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Regulation of bile canalicular network formation and maintenance by AMP-activated protein kinase and LKB1
Dong Fu, Yoshiyuki Wakabayashi, Yasuo Ido, Jennifer Lippincott-Schwartz, Irwin M. Arias


AMP-activated protein kinase (AMPK), a cellular metabolic sensor, is essential in energy regulation and metabolism. Hepatocyte polarization during liver development and regeneration parallels increased metabolism. The current study investigates the effects of AMPK and its upstream activator LKB1 on polarity and bile canalicular network formation and maintenance in collagen sandwich cultures of rat hepatocytes. Immunostaining for the apical protein ABCB1 and the tight junction marker occludin demonstrated that canalicular network formation is sequential and is associated with activation of AMPK and LKB1. AMPK and LKB1 activators accelerated canalicular network formation. Inhibition of AMPK or LKB1 by dominant-negative AMPK or kinase-dead LKB1 constructs blocked canalicular network formation. AICAR and 2-deoxyglucose, which activate AMPK, circumvented the inhibitory effect of kinase-dead LKB1 on canalicular formation, indicating that AMPK directly affects canalicular network formation. After the canalicular network was formed, inhibition of AMPK and LKB1 by dominant-negative AMPK or kinase-dead LKB1 constructs resulted in loss of canalicular network, indicating that AMPK and LKB1 also participate in network maintenance. In addition, activation of AMPK and LKB1 prevented low-Ca2+-mediated disruption of the canalicular network and tight junctions. These studies reveal that AMPK and its upstream kinase, LKB1, regulate canalicular network formation and maintenance.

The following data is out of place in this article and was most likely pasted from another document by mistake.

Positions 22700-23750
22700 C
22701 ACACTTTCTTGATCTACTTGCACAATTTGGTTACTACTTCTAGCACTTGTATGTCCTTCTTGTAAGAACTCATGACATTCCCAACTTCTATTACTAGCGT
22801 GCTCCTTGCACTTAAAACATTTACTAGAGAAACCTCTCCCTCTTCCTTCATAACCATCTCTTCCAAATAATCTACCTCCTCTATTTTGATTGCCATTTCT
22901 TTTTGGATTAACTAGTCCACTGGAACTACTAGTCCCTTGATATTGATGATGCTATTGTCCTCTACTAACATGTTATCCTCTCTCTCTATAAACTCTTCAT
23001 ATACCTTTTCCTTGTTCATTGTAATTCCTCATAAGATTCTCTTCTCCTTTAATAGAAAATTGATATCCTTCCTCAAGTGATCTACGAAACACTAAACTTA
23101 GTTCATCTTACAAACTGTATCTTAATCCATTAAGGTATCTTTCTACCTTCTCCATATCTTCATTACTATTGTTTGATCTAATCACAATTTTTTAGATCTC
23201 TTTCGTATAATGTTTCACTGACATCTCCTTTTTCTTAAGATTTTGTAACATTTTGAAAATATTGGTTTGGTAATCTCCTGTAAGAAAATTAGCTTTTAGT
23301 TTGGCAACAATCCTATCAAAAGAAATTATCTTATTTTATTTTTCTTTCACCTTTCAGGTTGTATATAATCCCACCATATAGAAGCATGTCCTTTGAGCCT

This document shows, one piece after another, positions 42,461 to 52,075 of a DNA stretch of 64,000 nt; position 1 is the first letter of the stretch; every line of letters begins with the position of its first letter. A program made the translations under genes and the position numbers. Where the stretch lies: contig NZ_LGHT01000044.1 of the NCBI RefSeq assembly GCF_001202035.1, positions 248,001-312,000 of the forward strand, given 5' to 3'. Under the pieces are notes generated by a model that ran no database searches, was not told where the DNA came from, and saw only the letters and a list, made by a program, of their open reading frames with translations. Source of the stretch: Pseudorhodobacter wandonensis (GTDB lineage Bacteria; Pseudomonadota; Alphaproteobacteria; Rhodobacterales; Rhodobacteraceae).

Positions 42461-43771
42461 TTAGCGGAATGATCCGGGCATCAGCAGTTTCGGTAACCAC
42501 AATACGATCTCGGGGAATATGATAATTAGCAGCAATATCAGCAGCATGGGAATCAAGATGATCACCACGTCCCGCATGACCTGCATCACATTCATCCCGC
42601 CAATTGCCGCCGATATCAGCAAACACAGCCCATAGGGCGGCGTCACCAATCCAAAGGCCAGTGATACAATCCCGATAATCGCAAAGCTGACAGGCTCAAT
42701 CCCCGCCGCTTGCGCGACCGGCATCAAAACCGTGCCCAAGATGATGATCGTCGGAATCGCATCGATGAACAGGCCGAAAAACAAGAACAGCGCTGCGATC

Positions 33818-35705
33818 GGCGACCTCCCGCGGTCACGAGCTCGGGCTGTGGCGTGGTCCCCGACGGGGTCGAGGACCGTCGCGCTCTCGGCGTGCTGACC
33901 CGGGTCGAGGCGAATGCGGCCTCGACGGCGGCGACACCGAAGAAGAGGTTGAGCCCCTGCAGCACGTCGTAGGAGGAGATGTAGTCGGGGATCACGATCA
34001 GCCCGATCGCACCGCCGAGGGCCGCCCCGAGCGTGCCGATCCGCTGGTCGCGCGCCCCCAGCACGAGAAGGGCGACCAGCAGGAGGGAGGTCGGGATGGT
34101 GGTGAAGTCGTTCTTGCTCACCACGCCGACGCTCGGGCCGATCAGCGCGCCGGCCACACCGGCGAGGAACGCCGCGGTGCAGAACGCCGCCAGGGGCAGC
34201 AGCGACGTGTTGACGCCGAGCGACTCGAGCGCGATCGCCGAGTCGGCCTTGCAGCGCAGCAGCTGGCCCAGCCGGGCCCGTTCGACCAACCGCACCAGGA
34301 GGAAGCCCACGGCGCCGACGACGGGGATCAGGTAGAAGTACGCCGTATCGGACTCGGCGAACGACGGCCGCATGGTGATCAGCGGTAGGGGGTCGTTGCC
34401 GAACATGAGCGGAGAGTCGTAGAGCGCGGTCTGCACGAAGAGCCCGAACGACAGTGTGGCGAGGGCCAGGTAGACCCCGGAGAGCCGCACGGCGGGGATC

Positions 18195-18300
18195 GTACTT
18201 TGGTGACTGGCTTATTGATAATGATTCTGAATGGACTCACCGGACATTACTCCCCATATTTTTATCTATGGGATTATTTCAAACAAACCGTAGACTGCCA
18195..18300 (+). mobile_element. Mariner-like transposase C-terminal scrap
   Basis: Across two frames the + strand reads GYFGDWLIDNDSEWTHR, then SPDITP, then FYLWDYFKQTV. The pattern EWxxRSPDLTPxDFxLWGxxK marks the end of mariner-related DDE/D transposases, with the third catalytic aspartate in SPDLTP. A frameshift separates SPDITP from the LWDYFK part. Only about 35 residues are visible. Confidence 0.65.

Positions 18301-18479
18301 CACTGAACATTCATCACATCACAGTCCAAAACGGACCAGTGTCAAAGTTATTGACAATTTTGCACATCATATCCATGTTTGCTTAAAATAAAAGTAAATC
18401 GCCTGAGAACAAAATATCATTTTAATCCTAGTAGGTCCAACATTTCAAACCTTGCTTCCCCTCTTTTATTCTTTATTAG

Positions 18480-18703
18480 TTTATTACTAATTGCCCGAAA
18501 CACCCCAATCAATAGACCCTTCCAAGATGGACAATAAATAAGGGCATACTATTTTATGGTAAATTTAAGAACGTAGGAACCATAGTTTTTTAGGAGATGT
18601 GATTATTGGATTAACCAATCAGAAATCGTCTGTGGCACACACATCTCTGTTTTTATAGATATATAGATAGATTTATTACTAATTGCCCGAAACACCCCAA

• Accepted June 21, 2010.
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